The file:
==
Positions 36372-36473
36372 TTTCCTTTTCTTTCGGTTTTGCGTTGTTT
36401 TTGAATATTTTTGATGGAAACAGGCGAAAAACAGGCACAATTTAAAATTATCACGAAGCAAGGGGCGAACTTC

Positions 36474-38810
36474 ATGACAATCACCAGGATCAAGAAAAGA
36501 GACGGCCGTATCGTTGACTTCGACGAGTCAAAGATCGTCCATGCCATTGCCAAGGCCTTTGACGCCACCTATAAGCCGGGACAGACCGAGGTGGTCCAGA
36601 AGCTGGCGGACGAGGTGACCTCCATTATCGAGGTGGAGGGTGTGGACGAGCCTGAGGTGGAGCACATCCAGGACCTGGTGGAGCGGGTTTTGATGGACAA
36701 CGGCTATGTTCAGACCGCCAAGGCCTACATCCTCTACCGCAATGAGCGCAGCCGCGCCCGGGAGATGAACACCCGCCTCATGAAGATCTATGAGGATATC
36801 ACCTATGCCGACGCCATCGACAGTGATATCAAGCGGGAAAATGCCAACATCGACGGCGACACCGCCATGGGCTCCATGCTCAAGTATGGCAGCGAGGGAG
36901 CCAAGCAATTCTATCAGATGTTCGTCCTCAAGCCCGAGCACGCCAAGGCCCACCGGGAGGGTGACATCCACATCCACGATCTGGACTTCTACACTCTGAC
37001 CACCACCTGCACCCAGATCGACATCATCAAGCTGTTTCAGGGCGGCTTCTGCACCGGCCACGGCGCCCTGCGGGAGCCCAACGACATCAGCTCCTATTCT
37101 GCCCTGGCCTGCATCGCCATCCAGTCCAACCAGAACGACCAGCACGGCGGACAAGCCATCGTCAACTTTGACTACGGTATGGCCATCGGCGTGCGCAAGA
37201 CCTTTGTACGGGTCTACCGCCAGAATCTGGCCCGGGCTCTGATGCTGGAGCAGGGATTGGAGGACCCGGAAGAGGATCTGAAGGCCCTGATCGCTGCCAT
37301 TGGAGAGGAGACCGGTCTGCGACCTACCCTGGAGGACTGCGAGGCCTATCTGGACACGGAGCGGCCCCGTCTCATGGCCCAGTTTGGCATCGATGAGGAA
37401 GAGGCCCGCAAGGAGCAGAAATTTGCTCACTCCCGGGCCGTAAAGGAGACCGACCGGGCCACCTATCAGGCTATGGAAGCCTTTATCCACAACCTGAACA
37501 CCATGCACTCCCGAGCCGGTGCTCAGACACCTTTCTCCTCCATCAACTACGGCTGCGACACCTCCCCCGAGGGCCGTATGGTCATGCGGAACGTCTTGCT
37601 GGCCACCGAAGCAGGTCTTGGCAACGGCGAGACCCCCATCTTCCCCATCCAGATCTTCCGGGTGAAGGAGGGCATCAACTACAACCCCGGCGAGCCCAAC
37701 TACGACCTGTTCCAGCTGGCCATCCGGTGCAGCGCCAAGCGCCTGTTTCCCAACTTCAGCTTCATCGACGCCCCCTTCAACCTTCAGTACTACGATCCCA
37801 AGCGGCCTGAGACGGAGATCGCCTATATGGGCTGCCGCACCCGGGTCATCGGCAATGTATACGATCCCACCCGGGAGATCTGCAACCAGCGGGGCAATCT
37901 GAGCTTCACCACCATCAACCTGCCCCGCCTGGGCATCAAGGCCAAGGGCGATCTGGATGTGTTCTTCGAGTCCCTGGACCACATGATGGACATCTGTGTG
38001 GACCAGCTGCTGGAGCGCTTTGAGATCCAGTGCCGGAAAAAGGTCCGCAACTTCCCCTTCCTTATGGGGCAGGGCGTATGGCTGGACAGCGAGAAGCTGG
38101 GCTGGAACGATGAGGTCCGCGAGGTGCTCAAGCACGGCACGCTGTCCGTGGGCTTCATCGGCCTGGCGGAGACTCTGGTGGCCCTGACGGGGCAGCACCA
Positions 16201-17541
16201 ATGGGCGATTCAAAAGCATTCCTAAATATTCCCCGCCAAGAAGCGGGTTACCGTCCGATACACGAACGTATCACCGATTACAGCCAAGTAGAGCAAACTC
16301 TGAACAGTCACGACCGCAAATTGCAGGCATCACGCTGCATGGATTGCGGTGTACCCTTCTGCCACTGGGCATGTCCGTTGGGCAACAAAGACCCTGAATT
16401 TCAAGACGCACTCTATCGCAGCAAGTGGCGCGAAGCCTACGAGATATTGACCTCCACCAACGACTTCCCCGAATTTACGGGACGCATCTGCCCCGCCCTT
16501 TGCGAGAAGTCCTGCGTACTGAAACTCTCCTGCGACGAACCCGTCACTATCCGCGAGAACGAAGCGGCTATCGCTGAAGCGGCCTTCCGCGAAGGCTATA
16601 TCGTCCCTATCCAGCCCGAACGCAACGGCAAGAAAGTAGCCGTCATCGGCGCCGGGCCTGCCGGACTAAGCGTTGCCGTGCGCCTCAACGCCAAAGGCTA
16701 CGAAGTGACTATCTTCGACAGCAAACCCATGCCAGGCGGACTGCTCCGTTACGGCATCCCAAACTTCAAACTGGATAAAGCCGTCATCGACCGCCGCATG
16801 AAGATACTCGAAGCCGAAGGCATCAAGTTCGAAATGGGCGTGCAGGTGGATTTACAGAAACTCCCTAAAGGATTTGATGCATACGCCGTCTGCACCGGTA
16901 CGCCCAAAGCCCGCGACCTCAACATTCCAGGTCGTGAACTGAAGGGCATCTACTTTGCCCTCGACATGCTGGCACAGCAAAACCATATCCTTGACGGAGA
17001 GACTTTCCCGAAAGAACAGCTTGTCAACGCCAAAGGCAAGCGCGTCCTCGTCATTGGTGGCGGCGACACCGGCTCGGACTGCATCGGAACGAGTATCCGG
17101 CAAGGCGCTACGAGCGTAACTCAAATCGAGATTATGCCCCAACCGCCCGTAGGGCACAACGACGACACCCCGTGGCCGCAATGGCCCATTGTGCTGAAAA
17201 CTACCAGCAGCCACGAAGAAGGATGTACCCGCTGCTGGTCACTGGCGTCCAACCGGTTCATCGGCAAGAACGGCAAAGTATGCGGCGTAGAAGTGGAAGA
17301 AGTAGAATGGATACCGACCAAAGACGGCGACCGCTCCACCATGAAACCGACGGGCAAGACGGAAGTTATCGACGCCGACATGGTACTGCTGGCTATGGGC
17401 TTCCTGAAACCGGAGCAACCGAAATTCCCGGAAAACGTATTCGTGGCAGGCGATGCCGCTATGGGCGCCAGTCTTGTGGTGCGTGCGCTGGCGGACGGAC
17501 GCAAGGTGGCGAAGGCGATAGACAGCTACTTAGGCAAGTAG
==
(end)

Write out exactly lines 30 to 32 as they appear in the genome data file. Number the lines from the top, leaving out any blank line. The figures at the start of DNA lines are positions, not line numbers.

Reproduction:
16801 AAGATACTCGAAGCCGAAGGCATCAAGTTCGAAATGGGCGTGCAGGTGGATTTACAGAAACTCCCTAAAGGATTTGATGCATACGCCGTCTGCACCGGTA
16901 CGCCCAAAGCCCGCGACCTCAACATTCCAGGTCGTGAACTGAAGGGCATCTACTTTGCCCTCGACATGCTGGCACAGCAAAACCATATCCTTGACGGAGA
17001 GACTTTCCCGAAAGAACAGCTTGTCAACGCCAAAGGCAAGCGCGTCCTCGTCATTGGTGGCGGCGACACCGGCTCGGACTGCATCGGAACGAGTATCCGG